When physicists teach classical mechanics, they often refer to Newton's 2nd Law as "F=ma" or more technically as:

$$\vec{F}=m\vec{a}$$

But this isn't technically what Newton wrote.What Newton actually wrote (quoted from here) was:

The alteration of motion is ever proportional to the motive force impressed; and is made in the direction of the right line in which that force is impressed.And we need to take a step back for a moment and consider how Netwon defined "motion" via Definition II:

The quantity of motion is the measure of the same, arising from the velocity and quantity of matter conjunctly.And lastly, we need Newton's Definition I, which gives us the quantity of matter as:

The quantity of matter is the measure of the same, arising from its density and bulk conjunctly.I'm not going to get into some deep discussion on what Netwon actually meant by all of this. But the way it's frequently interpreted is this.

The

*quantity of matter*is what we refer to as "mass", so his definition looks like:

\[\begin{align*}

m = \rho V \tag{definition of mass}

\end{align*}\]

where $\rho$ is density and $V$ is volume.

The

*quantity of motion*is what we refer to as "momentum" and is defined as:

\[\begin{align*}

\vec{p}=m\vec{v}\tag{definition of momentum}

\end{align*}\]

where $\vec{p}$ is the momentum and $\vec{v}$ is the velocity.

Newton's 2nd Law thus states that:

$$\vec{F} \sim \Delta \vec{p}$$

which simply says that it's proportional to the change in momentum. The change is typically defined relative to time. So what this actually looks like is this:

$$\vec{F} = c \frac{d\vec{p}}{dt}$$

So we already have a problem here. There's nothing to suppose that the constant in this equation has to be 1. But we could potentially define our measuring units so the constant ends up being 1. This leads to the following statement of Newton's 2nd Law:

\[\begin{align*}

\vec{F} = \frac{d\vec{p}}{dt} \tag{Newton's 2nd Law}

\end{align*}\]

Now there's probably an interesting question on whether or not Newton's 2nd Law

*defines*force or whether or not force is defined by something else. Newton's actual definition is:

An impressed force is an action exerted upon a body, in order to change its state, either of rest, or of moving uniformly forward in a right line.Now I'm not sure how to give that a mathematically precise definition. So I tend to think of Newton's 2nd Law as defining force. But let's leave that debate aside for the moment.

What I now want to do is derive the physicists' explication of Netwon's 2nd Law ($\vec{F}=m\vec{a}$) from the formulations I provided above. We'll actually need one more definition here: acceleration which we'll simply define as $\vec{a} = \frac{d\vec{v}}{dt}$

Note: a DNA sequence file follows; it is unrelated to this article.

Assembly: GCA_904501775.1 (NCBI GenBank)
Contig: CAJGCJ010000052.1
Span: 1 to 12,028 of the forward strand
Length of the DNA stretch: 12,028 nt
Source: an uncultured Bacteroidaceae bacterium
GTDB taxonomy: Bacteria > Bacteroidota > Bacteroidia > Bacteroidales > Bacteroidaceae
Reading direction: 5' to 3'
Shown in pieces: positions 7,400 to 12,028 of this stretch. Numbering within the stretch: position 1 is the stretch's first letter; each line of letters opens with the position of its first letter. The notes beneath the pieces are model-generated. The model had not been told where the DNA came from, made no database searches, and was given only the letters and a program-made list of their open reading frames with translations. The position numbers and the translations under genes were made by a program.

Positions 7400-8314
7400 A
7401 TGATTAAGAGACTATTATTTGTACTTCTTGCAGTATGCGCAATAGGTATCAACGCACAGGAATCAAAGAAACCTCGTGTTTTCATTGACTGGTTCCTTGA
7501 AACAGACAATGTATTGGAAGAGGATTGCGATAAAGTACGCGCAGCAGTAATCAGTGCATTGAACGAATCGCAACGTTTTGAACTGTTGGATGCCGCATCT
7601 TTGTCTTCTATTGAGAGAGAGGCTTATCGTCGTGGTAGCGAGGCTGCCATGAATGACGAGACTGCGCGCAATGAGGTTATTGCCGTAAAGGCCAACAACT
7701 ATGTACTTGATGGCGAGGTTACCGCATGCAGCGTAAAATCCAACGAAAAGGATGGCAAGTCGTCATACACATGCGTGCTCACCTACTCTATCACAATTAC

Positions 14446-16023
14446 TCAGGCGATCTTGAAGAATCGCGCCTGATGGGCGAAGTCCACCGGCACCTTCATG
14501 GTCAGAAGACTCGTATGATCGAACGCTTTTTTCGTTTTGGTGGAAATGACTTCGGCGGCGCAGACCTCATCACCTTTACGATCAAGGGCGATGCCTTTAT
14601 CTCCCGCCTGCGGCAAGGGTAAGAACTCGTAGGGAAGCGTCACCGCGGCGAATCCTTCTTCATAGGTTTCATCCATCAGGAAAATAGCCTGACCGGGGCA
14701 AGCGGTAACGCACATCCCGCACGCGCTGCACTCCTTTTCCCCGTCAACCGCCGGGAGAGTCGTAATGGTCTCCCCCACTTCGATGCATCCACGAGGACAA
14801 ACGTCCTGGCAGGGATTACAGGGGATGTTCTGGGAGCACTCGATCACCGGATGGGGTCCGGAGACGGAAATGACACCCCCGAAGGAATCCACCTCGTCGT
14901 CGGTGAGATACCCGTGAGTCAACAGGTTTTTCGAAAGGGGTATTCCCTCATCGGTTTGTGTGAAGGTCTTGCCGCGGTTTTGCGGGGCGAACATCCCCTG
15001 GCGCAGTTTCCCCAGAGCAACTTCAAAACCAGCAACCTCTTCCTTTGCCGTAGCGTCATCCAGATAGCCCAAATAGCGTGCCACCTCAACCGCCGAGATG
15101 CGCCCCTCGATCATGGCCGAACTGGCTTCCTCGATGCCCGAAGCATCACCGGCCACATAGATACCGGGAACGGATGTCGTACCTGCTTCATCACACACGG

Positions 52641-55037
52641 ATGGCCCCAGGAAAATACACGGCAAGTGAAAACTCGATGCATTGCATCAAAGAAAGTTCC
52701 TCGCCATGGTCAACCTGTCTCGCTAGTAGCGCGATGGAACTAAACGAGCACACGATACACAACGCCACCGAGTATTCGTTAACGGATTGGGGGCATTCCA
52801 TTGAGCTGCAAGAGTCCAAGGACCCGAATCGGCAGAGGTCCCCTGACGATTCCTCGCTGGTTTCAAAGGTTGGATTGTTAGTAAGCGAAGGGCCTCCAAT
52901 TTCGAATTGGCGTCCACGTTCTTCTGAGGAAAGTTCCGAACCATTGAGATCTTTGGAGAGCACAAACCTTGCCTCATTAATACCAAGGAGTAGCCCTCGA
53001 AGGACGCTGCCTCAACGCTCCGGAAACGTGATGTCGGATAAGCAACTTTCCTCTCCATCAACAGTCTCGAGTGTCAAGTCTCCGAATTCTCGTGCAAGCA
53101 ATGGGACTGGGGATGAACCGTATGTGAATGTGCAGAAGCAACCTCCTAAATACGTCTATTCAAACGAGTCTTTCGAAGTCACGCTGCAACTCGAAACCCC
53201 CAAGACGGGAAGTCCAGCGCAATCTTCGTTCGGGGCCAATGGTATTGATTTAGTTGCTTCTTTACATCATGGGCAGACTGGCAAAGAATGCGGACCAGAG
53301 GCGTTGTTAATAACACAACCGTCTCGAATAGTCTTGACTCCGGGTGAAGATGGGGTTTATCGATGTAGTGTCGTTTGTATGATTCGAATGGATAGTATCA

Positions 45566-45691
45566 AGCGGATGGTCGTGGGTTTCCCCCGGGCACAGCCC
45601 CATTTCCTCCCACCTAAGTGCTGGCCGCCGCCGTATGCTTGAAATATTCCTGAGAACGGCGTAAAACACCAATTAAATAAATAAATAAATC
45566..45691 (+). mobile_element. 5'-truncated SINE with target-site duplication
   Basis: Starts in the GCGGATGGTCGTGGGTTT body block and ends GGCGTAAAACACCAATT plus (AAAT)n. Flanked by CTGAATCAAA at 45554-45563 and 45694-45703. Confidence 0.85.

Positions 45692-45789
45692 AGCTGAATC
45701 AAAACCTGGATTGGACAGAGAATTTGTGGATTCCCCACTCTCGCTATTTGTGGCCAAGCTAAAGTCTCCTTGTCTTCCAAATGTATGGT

So let's state this a bit formally (I'll use Roman numerals to denote assumptions and definitions and Arabic numbers to denote theorems):

\[\begin{align*}

\vec{p}=m\vec{v} \tag{I: definition of momentum}\\

\vec{a} = \frac{d\vec{v}}{dt} \tag{II: definition of acceleration} \\

\vec{F}= \frac{d\vec{p}}{dt}\tag{III: Newton's 2nd Law}

\end{align*}\]

So here are the derivations:

\[\begin{align*}

\vec{F}&= \frac{d(m\vec{v})}{dt} \tag{1: from I and III} \\

\vec{F}&= m\frac{d\vec{v}}{dt} + \vec{v}\frac{dm}{dt} \tag{2: from 1 and productive rule} \\

\vec{F}&= m\vec{a} + \vec{v}\frac{dm}{dt} \tag{3: from 2 and II} \\

\end{align*}\]

So now we have a slight problem. Equation (3) is almost our result provided that $\frac{dm}{dt}=0$. So what will it take to guarantee that?

The simplest option would be to simply assume that mass doesn't change: $\frac{dm}{dt}=0$. But we have a different option at our disposal: Newton's 1st Law. Newton states it as follows:

Every body perseveres in its state of rest, or of uniform motion in a right line, unless it is compelled to change that state by forces impressed upon it.Here I think we can interpret this as stating:

\[\begin{align*}

\vec{F}=0 \iff \frac{d\vec{v}}{dt} =0 \tag{IV: Newton's 1st Law}

\end{align*}\]

This will be sufficient to derive the result since this means that acceleration is zero whenever the force is zero. That means that:

\[\begin{align*}

\vec{F}= 0 &= m\times 0 + \vec{v}\frac{dm}{dt} \tag{4: from 3 and IV} \\

&=\vec{v} \frac{dm}{dt}

\end{align*}\]

From that it follows that $\frac{dm}{dt}=0$.

So to get the statement $\vec{F}=m\vec{a}$ from Newton's 2nd Law, we ultimately needed to assume Newton's 1st Law.

Of course, we didn't have to do it that way. We could have simply assumed $\frac{dm}{dt}=0$. Newton's 1st Law would have actually followed from that assumption along with the others we made.

So there's an interesting question here: Is $\vec{F}=m\vec{a}$ equivalent to $\vec{F}=\frac{d\vec{p}}{dt}$?

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